Next year (1640) D'Enghien was gratified by permission to make the campaign in Flanders under the Maréchal de la MeilJeraie, and during the siege and capture of Arras distinguished himself by brilliant gallantry. On his return he had another private interview with Richelieu, who remained confirmed in his favourable opinion; and condescended to listen to the Prince his father's humble suit for a family alliance. As to this matter, the young man's own inclinations were not consulted, Allpowerful as Richelieu was, the heir of the Condés saw in him only a successful parvenu. To mis his royal blood with that of any but the very highest of the old noble houses in France seemed to him an inconceivable degradation. The father, however, was resolved, and the son submitted. He was married in February, 1641, to Clémence, the daughter of Richelieu's sister, the Duchess of Maillé-Brezé.
The bride was only entering her fourteenth year--and so mere a child, that two years afterwards she is said to have been found playing with a doll. She was treated from her wedding-hour with utter contempt, and when D'Enghien fell ill of a fever shortly after, the court agreed, nem. con., that it was a fever of
rexation and disgust. Yet Clémence deserved other usage. Her person was small, but her complexion was fine, and her eyes very beautiful, and Madame de Motteville, no prejudiced chronicler, adds, that whenever she was pleased to speak, she acquitted herself spirituellement. The rare excellences of her character only emerged into notice after she had spent many miserable years in her new position.
The duke, on shaking off his fever, immediately rejoined the army of La Meilleraie, and served out the rest of a not very distinguished campaign. Next year Louis XIII., though almost dying, insisted on taking the field in person, and D'Enghien accompanied him to the Spanish frontier. The operations ended in the entire conquest of Roussillon. The duke had again covered himself with honour, especially at the siege of Perpignan.
On his way back from Roussillon, he passed through Lyons, but neglected to visit its archbishop, the Cardinal Alphonse de Richelieu. On reaching Paris he waited on the minister, who asked him how he had found his brother at Lyons. He was obliged to confess that he had not seen the archbishop. The minister made no observation at the time, but explained himself an hour after to the Prince of Condé, who ordered his son instantly to retrace his way to Lyons. He obeyed, and after a journey of 200 leagues over bad roads in bad weather again reached Lyons: but Alphonse had been informed of his compulsory travels, and, no doubt on his brother's suggestion, removed to Marseilles. The duke followed him thither, and then made the best of his way back to Ruel; Richelieu repeated his question about his brother's health, and having received an answer, appeared satisfied.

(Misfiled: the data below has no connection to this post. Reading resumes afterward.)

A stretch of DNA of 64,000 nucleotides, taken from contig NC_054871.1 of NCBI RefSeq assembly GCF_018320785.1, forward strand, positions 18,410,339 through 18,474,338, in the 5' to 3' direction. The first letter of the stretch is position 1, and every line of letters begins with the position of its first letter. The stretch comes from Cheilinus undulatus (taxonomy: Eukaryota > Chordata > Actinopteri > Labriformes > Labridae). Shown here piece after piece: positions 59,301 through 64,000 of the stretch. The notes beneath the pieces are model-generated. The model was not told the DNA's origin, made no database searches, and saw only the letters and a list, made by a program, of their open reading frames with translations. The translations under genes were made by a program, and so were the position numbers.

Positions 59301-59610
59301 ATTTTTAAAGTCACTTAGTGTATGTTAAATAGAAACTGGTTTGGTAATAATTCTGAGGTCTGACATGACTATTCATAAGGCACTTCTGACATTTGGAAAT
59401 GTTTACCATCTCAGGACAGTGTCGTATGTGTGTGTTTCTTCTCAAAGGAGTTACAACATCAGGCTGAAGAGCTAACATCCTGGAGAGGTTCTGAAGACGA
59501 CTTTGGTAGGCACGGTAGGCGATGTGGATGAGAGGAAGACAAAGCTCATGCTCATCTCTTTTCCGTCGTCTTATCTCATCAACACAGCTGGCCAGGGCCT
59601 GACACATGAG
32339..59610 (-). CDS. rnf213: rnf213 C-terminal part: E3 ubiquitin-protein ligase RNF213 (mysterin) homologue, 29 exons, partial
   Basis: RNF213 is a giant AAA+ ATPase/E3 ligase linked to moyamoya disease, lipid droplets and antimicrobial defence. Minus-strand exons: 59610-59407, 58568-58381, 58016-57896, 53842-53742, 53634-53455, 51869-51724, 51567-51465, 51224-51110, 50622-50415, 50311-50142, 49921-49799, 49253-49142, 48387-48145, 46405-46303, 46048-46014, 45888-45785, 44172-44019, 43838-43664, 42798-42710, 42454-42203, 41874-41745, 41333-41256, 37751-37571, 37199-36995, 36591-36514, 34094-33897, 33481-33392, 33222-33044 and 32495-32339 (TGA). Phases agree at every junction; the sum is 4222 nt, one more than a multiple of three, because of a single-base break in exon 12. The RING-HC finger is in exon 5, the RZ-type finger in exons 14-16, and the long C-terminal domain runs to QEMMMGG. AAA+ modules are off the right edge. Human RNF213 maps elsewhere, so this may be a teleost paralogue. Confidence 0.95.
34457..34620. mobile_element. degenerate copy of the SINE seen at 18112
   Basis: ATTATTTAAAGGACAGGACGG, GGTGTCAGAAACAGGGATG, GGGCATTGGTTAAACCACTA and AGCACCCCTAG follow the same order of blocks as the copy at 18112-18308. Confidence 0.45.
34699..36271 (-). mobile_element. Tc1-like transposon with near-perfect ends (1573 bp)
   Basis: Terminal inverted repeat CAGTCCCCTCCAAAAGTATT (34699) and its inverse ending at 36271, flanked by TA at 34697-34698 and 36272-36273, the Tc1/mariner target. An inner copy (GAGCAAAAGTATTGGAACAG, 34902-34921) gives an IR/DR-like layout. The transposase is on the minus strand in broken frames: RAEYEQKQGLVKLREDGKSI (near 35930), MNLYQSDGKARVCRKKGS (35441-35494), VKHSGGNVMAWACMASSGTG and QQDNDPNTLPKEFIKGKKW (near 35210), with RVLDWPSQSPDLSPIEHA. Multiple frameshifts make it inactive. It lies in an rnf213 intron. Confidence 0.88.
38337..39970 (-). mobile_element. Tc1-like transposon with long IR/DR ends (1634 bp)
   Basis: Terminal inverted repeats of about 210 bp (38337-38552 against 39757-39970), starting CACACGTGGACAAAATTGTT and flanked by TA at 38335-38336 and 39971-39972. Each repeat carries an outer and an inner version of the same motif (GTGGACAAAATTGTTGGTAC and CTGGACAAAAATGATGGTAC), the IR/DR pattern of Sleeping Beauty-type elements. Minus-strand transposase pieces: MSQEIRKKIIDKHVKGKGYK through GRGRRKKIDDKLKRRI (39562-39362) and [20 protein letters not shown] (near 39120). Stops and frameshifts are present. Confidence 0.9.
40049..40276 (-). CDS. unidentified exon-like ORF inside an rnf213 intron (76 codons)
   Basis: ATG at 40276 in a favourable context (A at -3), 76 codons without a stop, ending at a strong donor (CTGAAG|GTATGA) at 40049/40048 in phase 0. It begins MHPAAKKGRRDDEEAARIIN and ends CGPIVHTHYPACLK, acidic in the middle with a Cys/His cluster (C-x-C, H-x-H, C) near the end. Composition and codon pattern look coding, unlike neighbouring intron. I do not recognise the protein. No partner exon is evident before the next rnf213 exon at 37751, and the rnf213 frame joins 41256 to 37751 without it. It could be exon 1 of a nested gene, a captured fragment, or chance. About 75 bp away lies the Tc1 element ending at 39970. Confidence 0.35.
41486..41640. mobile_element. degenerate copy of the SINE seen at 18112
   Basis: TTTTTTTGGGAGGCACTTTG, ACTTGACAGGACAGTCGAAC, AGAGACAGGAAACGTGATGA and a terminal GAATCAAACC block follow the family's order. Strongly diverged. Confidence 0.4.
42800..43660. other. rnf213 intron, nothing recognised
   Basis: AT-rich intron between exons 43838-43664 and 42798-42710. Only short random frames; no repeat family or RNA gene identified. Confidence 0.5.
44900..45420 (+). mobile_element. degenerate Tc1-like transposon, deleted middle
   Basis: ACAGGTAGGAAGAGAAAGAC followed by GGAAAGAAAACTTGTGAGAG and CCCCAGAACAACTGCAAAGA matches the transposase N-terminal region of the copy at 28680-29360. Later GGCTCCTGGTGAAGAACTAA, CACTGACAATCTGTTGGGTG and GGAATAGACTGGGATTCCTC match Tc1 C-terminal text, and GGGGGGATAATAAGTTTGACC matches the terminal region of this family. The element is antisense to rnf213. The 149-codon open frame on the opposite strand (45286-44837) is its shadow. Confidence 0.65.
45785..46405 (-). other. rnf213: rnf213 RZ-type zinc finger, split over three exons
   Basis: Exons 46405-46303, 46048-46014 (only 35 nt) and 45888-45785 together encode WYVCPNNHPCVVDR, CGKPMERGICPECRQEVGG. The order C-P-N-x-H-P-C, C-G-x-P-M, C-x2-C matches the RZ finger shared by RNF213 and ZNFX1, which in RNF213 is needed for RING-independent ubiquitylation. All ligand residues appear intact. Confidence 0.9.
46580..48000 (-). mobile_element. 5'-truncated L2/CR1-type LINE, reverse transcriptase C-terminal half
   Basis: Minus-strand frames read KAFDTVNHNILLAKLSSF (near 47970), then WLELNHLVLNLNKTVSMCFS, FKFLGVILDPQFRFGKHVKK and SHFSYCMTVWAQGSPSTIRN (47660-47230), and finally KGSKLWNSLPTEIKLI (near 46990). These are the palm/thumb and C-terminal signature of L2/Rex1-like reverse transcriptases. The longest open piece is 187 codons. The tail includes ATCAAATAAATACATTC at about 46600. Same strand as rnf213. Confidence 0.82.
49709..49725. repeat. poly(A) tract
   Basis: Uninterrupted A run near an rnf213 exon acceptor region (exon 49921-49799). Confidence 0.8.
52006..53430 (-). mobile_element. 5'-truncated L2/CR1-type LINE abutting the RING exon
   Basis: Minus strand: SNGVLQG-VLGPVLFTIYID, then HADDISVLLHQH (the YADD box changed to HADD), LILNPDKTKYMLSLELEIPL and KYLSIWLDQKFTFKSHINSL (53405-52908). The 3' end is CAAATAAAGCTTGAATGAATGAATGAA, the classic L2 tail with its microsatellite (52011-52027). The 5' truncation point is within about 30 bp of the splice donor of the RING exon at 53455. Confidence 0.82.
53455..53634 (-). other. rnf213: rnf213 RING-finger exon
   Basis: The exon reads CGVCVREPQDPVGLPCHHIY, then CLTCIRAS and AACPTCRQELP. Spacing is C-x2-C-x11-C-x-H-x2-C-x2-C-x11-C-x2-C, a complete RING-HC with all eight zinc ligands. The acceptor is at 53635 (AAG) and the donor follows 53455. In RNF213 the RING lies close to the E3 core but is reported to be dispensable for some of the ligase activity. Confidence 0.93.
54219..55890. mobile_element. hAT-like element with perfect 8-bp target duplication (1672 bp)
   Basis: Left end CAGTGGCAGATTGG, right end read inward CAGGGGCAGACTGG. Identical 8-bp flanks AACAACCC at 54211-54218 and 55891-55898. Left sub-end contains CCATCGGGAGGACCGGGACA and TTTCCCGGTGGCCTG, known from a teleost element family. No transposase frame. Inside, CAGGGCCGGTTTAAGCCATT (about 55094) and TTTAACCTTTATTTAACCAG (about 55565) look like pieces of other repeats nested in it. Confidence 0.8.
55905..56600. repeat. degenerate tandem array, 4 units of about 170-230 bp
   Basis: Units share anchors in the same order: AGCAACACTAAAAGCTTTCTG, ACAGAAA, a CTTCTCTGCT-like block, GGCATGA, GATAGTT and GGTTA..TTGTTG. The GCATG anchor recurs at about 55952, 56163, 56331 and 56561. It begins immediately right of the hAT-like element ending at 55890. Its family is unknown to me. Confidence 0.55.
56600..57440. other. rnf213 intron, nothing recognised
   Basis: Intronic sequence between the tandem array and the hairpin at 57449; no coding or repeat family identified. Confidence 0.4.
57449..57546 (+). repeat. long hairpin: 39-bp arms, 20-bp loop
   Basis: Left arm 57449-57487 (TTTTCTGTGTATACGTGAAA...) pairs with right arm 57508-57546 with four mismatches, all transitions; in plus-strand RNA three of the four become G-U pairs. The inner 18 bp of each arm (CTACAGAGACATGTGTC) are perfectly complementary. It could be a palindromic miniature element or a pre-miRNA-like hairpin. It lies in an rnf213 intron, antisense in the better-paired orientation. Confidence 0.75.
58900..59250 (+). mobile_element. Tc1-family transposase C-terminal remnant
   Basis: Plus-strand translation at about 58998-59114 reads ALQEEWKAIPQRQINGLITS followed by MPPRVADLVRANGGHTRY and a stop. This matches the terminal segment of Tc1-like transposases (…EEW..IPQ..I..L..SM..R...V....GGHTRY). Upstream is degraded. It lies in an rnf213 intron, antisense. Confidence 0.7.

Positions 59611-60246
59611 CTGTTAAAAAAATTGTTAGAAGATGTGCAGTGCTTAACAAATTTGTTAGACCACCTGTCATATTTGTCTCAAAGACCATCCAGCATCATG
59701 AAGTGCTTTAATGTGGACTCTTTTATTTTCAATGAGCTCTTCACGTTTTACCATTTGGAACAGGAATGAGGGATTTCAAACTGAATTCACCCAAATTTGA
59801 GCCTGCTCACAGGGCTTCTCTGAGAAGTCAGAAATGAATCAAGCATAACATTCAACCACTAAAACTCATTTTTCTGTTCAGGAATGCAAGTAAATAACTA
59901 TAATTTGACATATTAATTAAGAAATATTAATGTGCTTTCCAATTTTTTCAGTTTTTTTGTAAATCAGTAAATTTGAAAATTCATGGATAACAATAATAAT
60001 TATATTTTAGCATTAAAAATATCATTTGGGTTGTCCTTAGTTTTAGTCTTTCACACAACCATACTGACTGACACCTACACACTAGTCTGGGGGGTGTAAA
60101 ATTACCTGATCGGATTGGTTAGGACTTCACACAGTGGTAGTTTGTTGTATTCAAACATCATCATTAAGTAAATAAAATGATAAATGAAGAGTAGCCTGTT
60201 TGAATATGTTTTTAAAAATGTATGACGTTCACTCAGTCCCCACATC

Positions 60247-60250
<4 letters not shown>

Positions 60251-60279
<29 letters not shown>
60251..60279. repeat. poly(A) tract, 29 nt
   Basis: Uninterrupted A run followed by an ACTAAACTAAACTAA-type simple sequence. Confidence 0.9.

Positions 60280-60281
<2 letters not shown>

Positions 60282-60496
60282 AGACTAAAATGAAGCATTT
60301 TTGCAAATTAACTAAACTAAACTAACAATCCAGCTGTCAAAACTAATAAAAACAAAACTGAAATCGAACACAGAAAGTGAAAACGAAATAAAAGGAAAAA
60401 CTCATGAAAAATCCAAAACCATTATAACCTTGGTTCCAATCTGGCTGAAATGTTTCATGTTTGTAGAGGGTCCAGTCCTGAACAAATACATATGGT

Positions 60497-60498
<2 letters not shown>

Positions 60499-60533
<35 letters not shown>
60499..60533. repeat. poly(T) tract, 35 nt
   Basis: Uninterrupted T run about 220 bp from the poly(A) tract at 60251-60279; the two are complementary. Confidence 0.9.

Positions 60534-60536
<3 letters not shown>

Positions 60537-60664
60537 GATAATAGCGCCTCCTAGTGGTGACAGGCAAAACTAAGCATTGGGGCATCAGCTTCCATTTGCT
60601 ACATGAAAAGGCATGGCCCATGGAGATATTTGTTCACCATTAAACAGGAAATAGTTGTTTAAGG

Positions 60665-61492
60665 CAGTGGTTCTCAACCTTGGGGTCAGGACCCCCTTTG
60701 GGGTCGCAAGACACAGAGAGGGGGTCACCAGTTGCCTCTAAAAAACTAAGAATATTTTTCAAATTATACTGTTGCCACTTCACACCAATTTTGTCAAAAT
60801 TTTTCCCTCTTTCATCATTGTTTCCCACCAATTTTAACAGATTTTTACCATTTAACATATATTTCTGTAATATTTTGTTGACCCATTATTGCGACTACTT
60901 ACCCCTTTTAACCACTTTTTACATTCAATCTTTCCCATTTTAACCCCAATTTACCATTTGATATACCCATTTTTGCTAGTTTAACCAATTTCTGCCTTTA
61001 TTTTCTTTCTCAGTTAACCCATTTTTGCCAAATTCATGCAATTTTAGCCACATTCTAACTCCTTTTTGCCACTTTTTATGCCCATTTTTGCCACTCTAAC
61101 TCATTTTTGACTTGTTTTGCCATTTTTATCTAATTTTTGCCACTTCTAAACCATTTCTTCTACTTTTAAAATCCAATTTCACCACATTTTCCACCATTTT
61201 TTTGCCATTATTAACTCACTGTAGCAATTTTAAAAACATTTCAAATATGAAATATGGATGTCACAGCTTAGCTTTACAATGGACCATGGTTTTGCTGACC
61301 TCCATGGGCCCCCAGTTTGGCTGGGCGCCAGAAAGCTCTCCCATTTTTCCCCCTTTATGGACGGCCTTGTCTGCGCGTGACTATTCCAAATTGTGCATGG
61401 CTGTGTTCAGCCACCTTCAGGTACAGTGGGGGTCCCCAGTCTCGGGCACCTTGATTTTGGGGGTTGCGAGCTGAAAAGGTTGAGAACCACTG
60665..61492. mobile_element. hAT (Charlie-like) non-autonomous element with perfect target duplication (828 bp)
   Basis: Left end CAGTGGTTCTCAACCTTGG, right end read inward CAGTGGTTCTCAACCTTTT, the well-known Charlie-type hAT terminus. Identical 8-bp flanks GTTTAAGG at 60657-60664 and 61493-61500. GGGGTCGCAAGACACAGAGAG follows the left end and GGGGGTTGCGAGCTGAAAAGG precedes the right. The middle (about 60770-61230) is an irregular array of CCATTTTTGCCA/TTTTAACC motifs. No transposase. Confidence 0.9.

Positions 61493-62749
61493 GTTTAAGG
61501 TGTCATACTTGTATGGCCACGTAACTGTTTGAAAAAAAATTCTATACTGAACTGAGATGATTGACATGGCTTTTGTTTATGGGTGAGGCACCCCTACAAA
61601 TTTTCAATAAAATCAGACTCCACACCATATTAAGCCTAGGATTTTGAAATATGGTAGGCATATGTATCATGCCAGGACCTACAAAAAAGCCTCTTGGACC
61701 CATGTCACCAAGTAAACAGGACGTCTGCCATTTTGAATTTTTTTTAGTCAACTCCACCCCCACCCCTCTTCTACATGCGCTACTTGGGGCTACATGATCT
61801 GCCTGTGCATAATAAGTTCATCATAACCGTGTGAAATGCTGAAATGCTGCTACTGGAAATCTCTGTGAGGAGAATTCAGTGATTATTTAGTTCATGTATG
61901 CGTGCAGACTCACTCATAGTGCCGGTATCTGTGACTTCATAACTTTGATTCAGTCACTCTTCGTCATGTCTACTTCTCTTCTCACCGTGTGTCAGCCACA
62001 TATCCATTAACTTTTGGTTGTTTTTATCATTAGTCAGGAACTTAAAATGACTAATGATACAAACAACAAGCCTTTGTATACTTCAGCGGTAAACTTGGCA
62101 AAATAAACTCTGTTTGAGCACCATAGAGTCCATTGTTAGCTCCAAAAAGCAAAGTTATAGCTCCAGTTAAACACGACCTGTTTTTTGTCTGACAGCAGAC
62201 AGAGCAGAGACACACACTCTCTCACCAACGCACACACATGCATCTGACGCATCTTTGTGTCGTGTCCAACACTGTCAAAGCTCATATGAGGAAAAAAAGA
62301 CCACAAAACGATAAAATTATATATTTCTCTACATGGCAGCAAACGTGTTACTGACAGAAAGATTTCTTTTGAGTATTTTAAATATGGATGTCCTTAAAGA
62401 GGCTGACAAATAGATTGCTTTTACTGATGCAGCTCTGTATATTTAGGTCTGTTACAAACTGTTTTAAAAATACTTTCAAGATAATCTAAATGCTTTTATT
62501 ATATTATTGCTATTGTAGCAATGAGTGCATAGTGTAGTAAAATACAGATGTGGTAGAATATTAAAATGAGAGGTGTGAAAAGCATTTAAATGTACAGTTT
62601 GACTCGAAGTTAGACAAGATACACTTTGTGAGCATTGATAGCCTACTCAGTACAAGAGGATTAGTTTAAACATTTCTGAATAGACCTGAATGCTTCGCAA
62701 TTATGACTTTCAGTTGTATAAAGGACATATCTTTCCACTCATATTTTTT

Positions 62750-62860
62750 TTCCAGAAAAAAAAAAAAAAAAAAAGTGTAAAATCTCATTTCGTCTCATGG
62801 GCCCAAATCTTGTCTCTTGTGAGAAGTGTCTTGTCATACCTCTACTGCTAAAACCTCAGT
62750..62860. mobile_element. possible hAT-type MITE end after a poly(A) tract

The great Cardinal was himself to the last—and he was now near his end. Most sick men who meet death in the possession of their faculties have sufficient internal indications of the approaching fate. On the 4th of December, 1612, Richelieu sent for the king to his bedside, and asked and received a solemn promise that his last arrangements should be punctually obeyed. He had disposed of every great office in France, as if France had been his patrimonial possession-and, among other appointments, named his secretary, Mazarin (originally a domestic), as his successor in the ministry. Dismissing the king, who was almost as ill as himself, he invited the attendance of his confessor; and various bishops and abbots then assembled about him to be edified with the calm piety of his last sacraments. He died in their presence without a groan.
A murmur of devout admiration was echoed through the group of prelates. The Bishop of Nantes, who had more shrewdness than the VOL. LXXI. NO. CXLI.
rest, or more candour, or perhaps only more malignity, ventured to whisper, · Profecto nimium magna illa tranquillitas me terrebat.' Such was the parting of this haughty, bloody priest. The weak king, who had feared him living and dying, and who seemed to fear him even when dead, was not to survive his master-minister long: but he could not imitate the tranquillity that terrified Bishop Corpeau. When his agony seemed to be over, there was an eager whispering among the attendants at the foot of the royal bed. The little dauphin, now seven years old, understood their meaning, and exclaimed with childish exultation, Je suis Louis Quatorze !' Louis Treize gathered strength for one shriek of · Pas encore !' and expired (May 14, 1643).